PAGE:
Extensive deposits of rock salt lie below the surface around Knott End and Preesall. In the early days of the industry, natural brine was found but more commonly it is extracted by pumping fresh water down bore holes to dissolve the rock salt. The first such wells in this area were drilled in the 1890s and many of the well-heads can still be seen, often standing incongruously in the middle of green fields surrounded by contentedly grazing Friesians.

The brine fields provided the raw material on which the ICI Hillhouse chemical plant, just across the Wyre, was founded, producing chlorine as well as salt. This has developed subsequently to produce a much wider range of chemical products.

There's no feel of an industrial town about Knott End today, which is a mixture of modest resort and commuter village. At low tide the sands are exposed for miles, far out into Morecambe Bay, and when it's clear the Lakeland skyline makes a wonderful backdrop.

As you leave the built-up area, you meet the trackbed of the railway line that once linked Knott End to the main line at Garstang. The line was affectionately known as 'The Pilling Pig', a name derived from the note of the whistle of an early engine. The section to Pilling was opened in 1870 but the extension to Knott End had to wait until 1908. It closed in 1963.

When you leave the old trackbed you climb a small rise - almost the only one you'll encounter on the whole walk - and from the far side, beyond New Heys Farm, you get your first sighting of the brine fields. To begin with they may look like nothing more than ordinary farmland, but then you will notice several pools - the walk soon passes close by one - left by subsidence.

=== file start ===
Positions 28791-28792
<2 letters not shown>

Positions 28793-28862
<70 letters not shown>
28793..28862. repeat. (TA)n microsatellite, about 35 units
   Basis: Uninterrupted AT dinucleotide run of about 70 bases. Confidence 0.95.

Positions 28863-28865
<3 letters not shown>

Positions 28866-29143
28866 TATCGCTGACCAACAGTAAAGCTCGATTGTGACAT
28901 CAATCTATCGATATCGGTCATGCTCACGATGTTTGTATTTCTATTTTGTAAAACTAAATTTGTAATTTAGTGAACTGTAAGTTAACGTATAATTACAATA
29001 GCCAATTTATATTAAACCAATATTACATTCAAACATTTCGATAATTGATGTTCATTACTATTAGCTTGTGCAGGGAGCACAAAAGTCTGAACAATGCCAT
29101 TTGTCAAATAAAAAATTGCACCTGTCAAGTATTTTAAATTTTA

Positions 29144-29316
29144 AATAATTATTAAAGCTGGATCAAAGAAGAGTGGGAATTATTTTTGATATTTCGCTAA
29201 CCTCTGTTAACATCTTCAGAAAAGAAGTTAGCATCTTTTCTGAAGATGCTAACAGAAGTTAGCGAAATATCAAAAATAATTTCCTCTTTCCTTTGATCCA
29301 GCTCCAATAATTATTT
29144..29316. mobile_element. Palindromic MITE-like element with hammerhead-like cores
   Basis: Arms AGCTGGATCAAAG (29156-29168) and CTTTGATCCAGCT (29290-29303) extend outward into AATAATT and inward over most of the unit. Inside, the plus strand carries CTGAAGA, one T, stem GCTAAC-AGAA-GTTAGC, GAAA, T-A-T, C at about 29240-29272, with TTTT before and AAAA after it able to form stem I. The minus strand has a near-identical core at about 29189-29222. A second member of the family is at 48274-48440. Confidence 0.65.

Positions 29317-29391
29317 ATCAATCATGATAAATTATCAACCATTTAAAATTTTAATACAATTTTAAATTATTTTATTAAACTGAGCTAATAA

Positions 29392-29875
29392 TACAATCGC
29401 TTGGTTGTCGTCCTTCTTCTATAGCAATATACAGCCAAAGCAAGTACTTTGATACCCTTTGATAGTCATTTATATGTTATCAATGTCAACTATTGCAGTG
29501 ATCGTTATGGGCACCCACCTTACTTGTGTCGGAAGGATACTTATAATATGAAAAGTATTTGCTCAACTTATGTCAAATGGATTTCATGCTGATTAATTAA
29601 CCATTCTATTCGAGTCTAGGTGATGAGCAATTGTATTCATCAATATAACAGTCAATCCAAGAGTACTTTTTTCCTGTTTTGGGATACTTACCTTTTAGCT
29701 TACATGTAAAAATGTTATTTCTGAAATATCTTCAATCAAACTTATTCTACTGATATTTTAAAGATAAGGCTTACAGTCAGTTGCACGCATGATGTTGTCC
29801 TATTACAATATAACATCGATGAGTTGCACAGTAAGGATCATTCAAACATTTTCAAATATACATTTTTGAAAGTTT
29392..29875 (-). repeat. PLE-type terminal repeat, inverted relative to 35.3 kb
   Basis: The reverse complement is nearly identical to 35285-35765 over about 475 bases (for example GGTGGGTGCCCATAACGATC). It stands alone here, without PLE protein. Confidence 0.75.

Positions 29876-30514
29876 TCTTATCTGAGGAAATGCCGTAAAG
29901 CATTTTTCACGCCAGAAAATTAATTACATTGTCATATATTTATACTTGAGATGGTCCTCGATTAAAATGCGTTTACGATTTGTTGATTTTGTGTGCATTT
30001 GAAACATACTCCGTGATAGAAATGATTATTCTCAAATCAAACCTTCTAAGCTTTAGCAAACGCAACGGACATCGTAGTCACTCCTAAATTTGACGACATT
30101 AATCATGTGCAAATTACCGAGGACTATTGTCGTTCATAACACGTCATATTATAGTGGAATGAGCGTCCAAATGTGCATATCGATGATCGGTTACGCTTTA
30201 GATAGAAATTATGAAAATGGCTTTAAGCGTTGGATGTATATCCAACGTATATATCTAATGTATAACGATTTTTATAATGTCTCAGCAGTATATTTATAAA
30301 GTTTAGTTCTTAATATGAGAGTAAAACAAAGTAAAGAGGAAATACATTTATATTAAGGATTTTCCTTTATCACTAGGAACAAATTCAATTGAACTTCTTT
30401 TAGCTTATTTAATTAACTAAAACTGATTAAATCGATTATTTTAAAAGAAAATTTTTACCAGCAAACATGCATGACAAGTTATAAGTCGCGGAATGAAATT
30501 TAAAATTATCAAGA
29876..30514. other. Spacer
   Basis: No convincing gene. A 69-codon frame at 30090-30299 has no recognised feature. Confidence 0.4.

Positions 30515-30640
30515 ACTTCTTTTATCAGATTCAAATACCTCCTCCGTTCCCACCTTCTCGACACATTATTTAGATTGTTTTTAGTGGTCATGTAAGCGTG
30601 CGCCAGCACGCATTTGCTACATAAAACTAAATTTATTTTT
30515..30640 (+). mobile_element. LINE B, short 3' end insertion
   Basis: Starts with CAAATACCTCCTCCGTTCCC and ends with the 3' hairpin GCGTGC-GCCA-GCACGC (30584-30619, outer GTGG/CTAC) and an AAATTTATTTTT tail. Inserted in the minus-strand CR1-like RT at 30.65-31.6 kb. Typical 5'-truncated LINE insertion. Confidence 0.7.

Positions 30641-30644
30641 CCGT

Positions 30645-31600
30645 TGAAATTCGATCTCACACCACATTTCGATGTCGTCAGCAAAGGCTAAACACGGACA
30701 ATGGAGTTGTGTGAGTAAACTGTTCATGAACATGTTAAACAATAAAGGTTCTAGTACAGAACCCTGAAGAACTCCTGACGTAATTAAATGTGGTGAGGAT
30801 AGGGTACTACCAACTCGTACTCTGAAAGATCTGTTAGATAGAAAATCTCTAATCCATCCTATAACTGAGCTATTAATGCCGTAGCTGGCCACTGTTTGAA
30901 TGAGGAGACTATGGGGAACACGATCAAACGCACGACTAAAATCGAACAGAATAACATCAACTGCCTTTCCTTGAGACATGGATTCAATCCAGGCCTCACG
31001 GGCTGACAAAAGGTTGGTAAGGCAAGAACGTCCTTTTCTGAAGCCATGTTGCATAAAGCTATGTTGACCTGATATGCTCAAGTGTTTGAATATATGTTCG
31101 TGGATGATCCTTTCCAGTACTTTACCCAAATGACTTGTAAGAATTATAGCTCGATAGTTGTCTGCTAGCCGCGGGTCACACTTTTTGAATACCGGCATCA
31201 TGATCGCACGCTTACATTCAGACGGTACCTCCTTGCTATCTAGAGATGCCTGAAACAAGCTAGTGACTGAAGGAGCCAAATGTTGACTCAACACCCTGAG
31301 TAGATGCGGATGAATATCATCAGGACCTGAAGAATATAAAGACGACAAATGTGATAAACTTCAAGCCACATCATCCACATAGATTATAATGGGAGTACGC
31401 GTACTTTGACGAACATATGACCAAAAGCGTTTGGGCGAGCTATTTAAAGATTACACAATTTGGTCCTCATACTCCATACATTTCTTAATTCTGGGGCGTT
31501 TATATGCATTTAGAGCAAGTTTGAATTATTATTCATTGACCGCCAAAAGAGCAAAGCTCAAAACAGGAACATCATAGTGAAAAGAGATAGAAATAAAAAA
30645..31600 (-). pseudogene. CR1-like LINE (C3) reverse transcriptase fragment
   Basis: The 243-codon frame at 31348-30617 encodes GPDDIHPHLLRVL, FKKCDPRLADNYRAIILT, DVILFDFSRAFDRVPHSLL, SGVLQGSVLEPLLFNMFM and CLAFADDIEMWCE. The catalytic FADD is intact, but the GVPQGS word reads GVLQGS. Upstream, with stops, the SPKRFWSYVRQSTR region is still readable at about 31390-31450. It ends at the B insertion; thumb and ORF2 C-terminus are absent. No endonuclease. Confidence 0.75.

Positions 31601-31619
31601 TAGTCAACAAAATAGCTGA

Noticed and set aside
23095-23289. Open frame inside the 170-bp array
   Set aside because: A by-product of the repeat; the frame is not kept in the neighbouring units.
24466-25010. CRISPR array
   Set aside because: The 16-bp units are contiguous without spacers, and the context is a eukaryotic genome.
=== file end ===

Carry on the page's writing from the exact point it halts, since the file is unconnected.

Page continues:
As the walk continues, you'll see more and more reminders of the salt industry, especially along the track from the lane out to the sea wall. You follow this northward, with extensive creeks and salt marsh off to the left, and views across the Wyre to the chemical works and to Fleetwood.

Flying golf balls add spice to the next part of the walk. There's an interlude as you pass Hackensall Hall. The present building was erected in 1656 by the Fleetwood family, but later passed into the hands of the Bournes and was extensively renovated in the 19th century. There's more golf course to cross before returning to the sea wall for the last short stretch.

Where to eat and drink

There's a café adjacent to the car park and a couple of others in the village. The Bourne Arms is close by; a large pub with a conservatory at the back, and generous portions of pub food to enjoy.

While you're there

For most of the year, a small passenger ferry regularly makes the short crossing to Fleetwood. The town was planned as an integrated whole in the 1830s and 40s by the architect Decimus Burton, at the instigation of Sir Peter Hesketh-Fleetwood from nearby Rossall Estate. The Fleetwood Museum tells much more about the salt industry. Britain's oldest surviving tram system links Fleetwood with Blackpool.

What to look for

The well-heads, pools, and one small extraction plant all bear witness to the salt industry. The fields provide good grazing for dairy cattle and also for a large number of brown hares. They are larger than rabbits, with longer legs and ears. They don't burrow but rear their young in shallow scrapes in the ground.